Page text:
The song is best known as the soundtrack to the 1982 animated Raymong Briggs adaptation The Snowman.
In a new interview with Metro, Blake said that his original idea for “Walking in the Air” was scrawled on the back of an envelope.
At the time of conceiving the song, he said, he had been “too busy and I had a sort of collapse”.
The composer added: “I had to get away from it all and think things through, I went and sat on a beach in Cornwall, and I lived there for about two months.
“I wanted to write a symphony about perfect innocence, the innocence with which we’re born and which we lose.
“I was walking on the beach and this tune came into my head. And I thought, ‘That’s it!’”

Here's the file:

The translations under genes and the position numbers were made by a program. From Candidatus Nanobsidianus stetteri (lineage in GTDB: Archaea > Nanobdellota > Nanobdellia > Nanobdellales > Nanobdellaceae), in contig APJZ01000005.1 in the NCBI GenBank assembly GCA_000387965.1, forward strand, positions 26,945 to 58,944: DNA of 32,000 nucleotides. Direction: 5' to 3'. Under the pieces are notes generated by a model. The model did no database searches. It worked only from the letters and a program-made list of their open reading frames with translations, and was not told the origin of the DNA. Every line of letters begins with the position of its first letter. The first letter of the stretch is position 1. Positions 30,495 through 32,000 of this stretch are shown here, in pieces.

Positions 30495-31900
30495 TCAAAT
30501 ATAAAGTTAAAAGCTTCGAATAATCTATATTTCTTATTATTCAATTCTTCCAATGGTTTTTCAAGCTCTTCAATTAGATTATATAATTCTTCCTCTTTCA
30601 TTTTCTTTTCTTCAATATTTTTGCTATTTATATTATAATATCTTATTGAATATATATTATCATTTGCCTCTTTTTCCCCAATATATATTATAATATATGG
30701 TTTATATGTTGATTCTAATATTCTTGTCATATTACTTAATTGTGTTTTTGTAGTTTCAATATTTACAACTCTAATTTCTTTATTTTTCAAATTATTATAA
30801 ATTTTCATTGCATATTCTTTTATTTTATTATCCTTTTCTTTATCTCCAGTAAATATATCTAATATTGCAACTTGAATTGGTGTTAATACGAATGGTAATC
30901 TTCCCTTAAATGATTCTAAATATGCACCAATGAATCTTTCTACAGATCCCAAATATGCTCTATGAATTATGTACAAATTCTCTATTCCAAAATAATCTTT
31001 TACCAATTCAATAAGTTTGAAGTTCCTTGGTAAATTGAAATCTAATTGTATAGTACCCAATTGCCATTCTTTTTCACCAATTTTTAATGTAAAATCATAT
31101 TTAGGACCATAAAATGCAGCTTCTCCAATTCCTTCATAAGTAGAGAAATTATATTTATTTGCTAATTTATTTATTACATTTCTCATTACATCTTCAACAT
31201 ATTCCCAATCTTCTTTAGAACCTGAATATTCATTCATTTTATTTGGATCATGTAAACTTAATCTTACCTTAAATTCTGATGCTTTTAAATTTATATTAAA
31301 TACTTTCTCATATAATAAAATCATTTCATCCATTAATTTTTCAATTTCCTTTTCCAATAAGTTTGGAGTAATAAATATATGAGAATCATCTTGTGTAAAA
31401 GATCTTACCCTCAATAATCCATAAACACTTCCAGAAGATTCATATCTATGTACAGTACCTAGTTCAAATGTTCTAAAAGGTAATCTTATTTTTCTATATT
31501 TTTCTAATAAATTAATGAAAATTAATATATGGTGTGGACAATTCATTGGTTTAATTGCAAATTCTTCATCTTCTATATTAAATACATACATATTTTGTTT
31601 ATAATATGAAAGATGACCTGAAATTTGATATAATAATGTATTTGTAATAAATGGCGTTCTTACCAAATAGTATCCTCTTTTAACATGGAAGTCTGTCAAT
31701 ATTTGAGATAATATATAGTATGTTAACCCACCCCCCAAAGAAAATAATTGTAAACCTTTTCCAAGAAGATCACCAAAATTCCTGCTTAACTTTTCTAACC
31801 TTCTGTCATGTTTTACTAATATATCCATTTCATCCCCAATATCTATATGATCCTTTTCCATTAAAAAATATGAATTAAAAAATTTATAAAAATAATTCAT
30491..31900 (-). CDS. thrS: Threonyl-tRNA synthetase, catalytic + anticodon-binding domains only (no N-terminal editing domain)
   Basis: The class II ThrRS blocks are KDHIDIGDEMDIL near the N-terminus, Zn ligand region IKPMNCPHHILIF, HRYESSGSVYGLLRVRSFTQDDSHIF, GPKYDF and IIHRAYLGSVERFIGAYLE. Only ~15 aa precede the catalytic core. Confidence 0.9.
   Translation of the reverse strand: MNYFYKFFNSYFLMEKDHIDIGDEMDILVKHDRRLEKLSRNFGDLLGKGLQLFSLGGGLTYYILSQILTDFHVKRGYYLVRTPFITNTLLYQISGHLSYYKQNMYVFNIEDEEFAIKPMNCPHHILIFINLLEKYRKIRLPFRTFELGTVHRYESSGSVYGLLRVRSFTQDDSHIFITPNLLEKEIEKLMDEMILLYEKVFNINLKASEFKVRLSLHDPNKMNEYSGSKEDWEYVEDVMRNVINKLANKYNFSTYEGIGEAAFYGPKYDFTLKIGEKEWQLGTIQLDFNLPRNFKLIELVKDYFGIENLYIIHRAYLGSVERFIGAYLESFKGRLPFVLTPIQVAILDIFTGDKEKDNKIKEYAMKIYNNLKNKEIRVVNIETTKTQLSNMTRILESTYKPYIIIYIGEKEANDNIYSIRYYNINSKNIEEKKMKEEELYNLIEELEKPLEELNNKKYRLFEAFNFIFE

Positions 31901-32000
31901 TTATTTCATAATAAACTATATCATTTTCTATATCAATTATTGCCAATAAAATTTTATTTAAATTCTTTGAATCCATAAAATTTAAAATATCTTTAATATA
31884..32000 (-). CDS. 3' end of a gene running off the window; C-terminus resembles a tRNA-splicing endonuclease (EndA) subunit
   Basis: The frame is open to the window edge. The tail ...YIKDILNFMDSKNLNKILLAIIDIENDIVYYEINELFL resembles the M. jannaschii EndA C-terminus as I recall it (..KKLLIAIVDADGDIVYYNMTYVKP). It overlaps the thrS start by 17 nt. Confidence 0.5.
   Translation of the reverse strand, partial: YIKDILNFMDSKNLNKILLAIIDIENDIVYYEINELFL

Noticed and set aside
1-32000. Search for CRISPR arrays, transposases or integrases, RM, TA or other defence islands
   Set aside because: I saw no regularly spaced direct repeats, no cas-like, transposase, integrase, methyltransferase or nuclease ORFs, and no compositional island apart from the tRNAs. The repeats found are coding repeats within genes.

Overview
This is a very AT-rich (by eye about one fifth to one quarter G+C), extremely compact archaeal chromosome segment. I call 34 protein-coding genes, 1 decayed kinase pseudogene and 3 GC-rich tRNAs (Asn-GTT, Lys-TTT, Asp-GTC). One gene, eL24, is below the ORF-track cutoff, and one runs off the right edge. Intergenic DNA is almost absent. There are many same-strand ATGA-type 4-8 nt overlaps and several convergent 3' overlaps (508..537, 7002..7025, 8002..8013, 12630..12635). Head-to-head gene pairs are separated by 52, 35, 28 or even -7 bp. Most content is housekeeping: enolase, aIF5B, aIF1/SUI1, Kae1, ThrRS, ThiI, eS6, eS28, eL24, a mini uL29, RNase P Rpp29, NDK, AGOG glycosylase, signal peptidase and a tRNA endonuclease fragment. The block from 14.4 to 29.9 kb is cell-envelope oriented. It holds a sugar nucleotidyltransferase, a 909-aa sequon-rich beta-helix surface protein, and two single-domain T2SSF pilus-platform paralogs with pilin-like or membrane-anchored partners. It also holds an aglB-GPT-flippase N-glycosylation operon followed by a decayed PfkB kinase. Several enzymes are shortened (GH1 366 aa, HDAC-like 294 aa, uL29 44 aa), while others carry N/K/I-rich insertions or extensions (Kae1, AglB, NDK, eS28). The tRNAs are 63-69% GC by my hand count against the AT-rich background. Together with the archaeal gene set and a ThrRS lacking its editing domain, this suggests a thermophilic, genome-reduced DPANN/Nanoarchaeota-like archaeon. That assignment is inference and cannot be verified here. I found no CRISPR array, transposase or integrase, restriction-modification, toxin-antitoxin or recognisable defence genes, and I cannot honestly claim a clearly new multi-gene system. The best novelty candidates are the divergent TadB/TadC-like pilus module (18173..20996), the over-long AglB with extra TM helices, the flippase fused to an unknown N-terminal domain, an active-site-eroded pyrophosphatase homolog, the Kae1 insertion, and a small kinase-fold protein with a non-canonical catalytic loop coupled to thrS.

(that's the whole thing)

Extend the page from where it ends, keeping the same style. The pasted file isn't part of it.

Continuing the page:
Blake continued: “It just came to me, and I wrote it on the back of an envelope.”
The song later went on to become the soundtrack for Channel 4’s The Snowman, after Blake had a chance encounter with film producer John Coates.
Blake said when he saw the hand-drawn images of the little boy and the snowman, he knew “that’s where that tune belongs”.
The Snowman was an immediate success after it aired in Christmas 1982. It was nominated for the Academy Award for Best Animated Short Film and won a Bafta TV Award.
The story is told through pictures, action and music, and is wordless, with the exception of the central song “Walking in the Air”. The orchestral score was performed in the film by the Sinfonia of London and the song was performed by Peter Auty, a St Paul’s Cathedral choirboy.
“Walking in the Air” was later famously covered by Welsh singer Aled Jones.